Gene eluting stents have been developed in animal models (pigs, rabbits) that release targeted gene therapy through a polymer or nanoparticle based delivery system. These GES have used nonviral and viral gene vectors, although non-viral seem to work better. RNA interference, Anti Sense DNA, and plasmid DNA have been used in combination with lipid and polymer based nanoparticles. This gives specificity and ability to directly target bioprocess of interest. So far over 30 genes related to four main processes have emerged as potential targets. The four processes of interest are generally Endothelialization, SMC proliferation, Thrombosis, and inflammation. Combination drug and gene therapy is also being researched. The general goal of gene therapy and combination drug/gene therapy is to increase smooth Endothelialization, minimize SMC proliferation, reduce growth of neointima, and reduce inflammation and thrombosis. (13)

It has also been shown that stainless steel stents seeded with mesenchymal stem cells can reduce SMC proliferation and facilitate Endothelialization having an anti-restenotic effect. (14)




(3) Roberts R, Stewart AR. Genes and Coronary Artery Disease: Where Are We?. J Am Coll Cardiol. 2012;60(18):1715-1721. doi:10.1016/j.jacc.2011.12.062

(4) Yin RX, Yang DZ, Wu JZ. Nanoparticle Drug- and Gene-eluting Stents for the Prevention and Treatment of Coronary Restenosis. Theranostics 2014; 4(2):175-200. doi:10.7150/thno.7210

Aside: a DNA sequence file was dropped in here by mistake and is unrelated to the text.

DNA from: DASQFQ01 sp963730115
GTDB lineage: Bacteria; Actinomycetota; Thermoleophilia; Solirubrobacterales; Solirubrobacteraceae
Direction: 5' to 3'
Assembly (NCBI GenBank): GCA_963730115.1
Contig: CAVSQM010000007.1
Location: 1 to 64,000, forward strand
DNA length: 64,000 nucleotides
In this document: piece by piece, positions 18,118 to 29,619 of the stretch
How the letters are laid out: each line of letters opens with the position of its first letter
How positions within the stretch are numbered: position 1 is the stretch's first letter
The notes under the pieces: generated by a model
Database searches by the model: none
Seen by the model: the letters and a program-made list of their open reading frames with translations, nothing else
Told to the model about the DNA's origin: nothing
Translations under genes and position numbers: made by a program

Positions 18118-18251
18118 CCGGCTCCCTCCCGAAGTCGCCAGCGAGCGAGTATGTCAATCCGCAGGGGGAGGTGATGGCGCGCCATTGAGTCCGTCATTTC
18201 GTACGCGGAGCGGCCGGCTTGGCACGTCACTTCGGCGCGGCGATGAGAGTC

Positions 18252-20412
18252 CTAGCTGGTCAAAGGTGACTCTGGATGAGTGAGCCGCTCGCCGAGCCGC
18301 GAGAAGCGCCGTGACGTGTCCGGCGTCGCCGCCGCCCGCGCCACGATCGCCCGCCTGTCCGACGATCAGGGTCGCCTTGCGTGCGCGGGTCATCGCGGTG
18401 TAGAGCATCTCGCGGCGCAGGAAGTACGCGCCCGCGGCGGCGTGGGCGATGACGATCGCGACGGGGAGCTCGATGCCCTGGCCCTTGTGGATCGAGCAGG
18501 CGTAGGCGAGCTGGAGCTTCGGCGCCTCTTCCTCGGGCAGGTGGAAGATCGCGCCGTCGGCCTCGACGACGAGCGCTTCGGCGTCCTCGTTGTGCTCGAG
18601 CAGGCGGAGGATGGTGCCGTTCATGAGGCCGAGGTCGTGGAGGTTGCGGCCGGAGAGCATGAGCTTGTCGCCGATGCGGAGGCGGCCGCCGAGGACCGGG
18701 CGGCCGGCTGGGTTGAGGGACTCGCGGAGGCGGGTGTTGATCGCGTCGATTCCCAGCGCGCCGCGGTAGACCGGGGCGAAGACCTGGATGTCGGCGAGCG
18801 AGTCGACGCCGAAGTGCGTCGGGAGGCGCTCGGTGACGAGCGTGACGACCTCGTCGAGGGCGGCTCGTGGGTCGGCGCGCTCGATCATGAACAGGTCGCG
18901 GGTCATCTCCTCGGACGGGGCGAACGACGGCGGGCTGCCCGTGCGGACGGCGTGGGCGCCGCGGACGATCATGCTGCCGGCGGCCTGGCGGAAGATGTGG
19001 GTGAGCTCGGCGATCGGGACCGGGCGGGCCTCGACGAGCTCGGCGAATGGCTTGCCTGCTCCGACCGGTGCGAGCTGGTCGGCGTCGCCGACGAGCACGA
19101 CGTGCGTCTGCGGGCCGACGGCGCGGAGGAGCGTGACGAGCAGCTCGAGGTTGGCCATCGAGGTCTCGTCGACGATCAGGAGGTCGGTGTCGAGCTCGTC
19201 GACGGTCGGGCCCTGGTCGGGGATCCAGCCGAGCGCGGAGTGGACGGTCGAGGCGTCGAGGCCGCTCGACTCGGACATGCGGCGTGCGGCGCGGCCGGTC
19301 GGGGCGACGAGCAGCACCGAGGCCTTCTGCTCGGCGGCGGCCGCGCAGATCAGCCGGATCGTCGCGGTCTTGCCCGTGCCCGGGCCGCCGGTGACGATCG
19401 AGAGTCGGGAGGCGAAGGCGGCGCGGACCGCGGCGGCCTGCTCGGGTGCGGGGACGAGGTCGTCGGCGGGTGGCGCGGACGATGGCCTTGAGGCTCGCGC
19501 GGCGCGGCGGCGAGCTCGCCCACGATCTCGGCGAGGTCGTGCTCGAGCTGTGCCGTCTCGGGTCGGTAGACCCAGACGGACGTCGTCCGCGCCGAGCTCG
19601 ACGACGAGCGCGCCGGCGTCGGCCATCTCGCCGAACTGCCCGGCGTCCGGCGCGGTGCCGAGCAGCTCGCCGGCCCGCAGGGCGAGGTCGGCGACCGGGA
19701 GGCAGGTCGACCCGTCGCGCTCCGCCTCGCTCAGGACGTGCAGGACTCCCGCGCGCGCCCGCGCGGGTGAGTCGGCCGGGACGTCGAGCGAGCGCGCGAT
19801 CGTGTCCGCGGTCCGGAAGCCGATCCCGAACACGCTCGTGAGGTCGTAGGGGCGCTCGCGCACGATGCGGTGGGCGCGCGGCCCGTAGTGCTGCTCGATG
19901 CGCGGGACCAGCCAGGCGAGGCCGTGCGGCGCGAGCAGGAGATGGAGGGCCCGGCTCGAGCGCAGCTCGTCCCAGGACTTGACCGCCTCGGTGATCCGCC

(5) Basic Science for Clinicians: Genetic Basis of Atherosclerosis: Part I: New Genes and Pathways Aldons J. Lusis, Alan M. Fogelman, and Gregg C. Fonarow Circulation. 2004;110:1868-1873, doi:10.1161/01.CIR.0000143041.58692.CC

(6) Andreas R. Grüntzig, M.D., Åke Senning, M.D., and Walter E. Siegenthaler, M.D. N Engl J Med 1979; 301:61-68July 12, 1979DOI: 10.1056/NEJM197907123010201

(7) Intracoronary Stenting: From Concept to Custom Peter N. Ruygrok and Patrick W. Serruys Circulation. 1996;94:882-890, doi:10.1161/01.CIR.94.5.882

(8) Lagerqvist, Bo, Stefan K. James, Ulf Stenestrand, Johan Lindbäck, Tage Nilsson, and Lars Wallentin. “Long-Term Outcomes with Drug-Eluting Stents versus Bare-Metal Stents in Sweden.” New England Journal of Medicine 356, no. 10 (March 8, 2007): 1009–1019. doi:10.1056/NEJMoa067722.

(9) Stone, Gregg W., Jeffrey W. Moses, Stephen G. Ellis, Joachim Schofer, Keith D. Dawkins, Marie-Claude Morice, Antonio Colombo, et al. “Safety and Efficacy of Sirolimus- and Paclitaxel-Eluting Coronary Stents.” New England Journal of Medicine 356, no. 10 (March 8, 2007): 998–1008. doi:10.1056/NEJMoa067193.

(10) Zargham R (2008) Preventing restenosis after angioplasty: a multistage approach. Clin Sci (Lond) 114: 257–264. [PubMed]

(11) Neointima formation after acute vascular injury. Role of counteradhesive extracellular matrix proteins. M W Majesky. Tex Heart Inst J. 1994; 21(1): 78–85. PMCID: PMC325135

(12) Mechanisms of restenosis after coronary intervention: difference between plain old balloon angioplasty and stenting. Masaki Nakatani, Youichi Takeyama, Masayuki Shibata, Minoru Yorozuya, Hiroshi Suzuki, Shinji Koba, Takashi Katagiri Cardiovasc Pathol. 2003 Jan-Feb; 12(1): 40–48

(13) Yin, Rui-Xing, De-Zhai Yang, and Jin-Zhen Wu. "Nanoparticle Drug-and Gene-eluting Stents for the Prevention and Treatment of Coronary Restenosis." Theranostics 4.2 (2014): 175.

(14) Wu, X., Wang, G., Tang, C., Zhang, D., Li, Z., Du, D. and Zhang, Z. (2011), Mesenchymal stem cell seeding promotes reendothelialization of the endovascular stent. J. Biomed. Mater. Res., 98A: 442–449. doi: 10.1002/jbm.a.33133